This is a question that I get asked from time to time, usually after someone who is not familiar with the deployment world encounters problems with a certain installation. “We could just write a script that extracts the files to the right place, what’s the big deal?”
Well, it’s a big deal. Generally speaking, an installation framework (compared to a script) provides a lot of benefits, such as:
- Modelling the application deployment into sub-modules – allowing to add or remove parts of the applications, define dependencies etc.
- Built-in support for many deployment actions – from simple things like copy files, edit text files, or run some OS command, to configuring web servers and databases
- Ability to rollback each action – which gives you the ability to rollback changes in case of installation error, and provide an uninstaller, with (theoretically) no additional effort.
- Built-in detection of files in use, including the ability (in some cases) to replace such files (upon reboot, or by automatically restart the interfering process)
- Various levels of UI (from completely silent deployment to a full user-driven interface)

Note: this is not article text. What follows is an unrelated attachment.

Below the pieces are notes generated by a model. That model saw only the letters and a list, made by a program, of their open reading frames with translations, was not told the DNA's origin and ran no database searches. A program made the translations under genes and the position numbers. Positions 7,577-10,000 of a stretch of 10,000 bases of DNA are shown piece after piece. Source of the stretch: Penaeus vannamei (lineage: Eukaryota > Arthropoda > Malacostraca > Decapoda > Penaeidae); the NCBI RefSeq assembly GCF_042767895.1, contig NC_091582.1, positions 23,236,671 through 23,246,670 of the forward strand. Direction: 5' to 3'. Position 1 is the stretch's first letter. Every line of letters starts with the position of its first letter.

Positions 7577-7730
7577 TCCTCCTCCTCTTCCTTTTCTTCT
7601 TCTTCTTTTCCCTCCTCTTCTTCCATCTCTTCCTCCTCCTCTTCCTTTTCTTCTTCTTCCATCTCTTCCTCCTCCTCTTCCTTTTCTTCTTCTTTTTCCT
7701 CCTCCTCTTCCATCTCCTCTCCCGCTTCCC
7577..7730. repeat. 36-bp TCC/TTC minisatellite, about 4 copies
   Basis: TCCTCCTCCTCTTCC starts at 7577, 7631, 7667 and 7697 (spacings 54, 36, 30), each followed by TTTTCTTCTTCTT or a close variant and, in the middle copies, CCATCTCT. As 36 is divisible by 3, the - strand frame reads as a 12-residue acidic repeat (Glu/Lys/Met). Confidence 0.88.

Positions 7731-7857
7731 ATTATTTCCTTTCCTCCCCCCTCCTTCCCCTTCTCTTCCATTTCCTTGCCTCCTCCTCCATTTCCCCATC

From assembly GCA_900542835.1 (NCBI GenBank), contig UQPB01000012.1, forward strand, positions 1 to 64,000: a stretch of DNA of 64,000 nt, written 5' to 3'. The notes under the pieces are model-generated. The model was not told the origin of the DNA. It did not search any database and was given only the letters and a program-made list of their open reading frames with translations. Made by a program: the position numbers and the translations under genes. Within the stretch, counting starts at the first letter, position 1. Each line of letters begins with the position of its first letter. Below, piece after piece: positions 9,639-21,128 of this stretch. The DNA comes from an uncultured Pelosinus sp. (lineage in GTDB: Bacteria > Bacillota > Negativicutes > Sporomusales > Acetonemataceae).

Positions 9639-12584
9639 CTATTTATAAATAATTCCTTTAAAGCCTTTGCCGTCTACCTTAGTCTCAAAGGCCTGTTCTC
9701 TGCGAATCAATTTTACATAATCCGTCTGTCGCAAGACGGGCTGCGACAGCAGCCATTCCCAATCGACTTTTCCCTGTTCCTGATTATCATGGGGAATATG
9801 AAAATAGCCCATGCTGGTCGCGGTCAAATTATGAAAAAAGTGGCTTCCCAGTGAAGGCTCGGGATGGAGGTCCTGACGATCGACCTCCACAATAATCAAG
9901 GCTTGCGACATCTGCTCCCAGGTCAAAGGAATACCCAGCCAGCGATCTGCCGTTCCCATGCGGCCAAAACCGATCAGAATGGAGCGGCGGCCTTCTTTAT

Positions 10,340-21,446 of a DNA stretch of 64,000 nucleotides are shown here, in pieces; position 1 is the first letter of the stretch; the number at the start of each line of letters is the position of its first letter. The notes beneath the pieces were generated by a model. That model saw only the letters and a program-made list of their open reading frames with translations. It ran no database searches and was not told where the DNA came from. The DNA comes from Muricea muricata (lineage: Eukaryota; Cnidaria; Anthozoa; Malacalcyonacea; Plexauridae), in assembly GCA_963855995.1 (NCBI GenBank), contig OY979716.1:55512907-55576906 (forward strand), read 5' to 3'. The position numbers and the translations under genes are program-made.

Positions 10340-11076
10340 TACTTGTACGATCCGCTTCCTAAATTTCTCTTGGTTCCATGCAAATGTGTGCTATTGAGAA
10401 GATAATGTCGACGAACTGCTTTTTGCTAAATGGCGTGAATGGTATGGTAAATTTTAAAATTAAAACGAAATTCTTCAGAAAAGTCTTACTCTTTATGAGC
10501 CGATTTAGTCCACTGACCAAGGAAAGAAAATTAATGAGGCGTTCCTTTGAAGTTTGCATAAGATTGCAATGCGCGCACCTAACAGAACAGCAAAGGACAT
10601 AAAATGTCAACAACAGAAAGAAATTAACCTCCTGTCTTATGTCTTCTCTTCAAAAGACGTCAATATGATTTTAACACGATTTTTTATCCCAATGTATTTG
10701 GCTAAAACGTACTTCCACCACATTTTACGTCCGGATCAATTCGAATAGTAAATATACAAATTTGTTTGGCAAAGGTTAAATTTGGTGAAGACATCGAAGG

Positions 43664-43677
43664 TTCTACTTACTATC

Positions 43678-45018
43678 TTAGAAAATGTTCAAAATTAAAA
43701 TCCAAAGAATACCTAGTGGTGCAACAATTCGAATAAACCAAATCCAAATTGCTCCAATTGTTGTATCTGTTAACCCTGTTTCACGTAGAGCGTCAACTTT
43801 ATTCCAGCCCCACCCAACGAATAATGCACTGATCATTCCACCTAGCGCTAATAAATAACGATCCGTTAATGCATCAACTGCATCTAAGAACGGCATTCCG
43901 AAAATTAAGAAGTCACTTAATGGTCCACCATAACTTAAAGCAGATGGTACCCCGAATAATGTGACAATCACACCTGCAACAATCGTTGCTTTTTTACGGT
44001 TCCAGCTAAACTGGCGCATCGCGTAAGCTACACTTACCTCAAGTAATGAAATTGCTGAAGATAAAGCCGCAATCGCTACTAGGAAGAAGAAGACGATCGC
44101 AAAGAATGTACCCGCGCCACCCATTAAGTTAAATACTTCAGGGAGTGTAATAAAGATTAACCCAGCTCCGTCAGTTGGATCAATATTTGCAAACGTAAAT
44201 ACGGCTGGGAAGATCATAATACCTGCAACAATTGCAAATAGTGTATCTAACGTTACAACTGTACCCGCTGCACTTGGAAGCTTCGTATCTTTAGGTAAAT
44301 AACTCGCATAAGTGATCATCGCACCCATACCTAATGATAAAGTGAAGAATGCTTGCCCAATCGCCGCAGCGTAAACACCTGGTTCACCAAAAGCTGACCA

- Versioning and update management (upgrades/patches)
- Built-in logging
- Integration with the Operating System software management tools (such as the ‘programs and features’ in Windows)
- And more… (your comments are welcomed)
So, it’s so great, so why not everyone love it?
- Everything I said above it true if you use the built-in actions. Once you start customizing and adding your own actions, it’s your sole responsibility to support abilities like rollback support, logging, dependencies etc.
- Customizing – and troubleshooting – requires a low-level understanding of the technology which can be immensely complex or just weird.
- In some cases, getting an installer up and running could be a daunting task (but, once you got it working, updating and maintaining it is usually easier)
One last thing, with today’s trends of CD and containers, many people see installers as a thing of the past, a necessary evil which eventually would be gone. I am more skeptical. At least some of the benefits I listed above hold true for any kind of deployment – most importantly, the ability to rollback and the ability to update (which is not ‘delete and re-deploy’ – in most cases you need to keep the user’s data and configuration unmodified). So in some form or another, installation technologies are here to stay.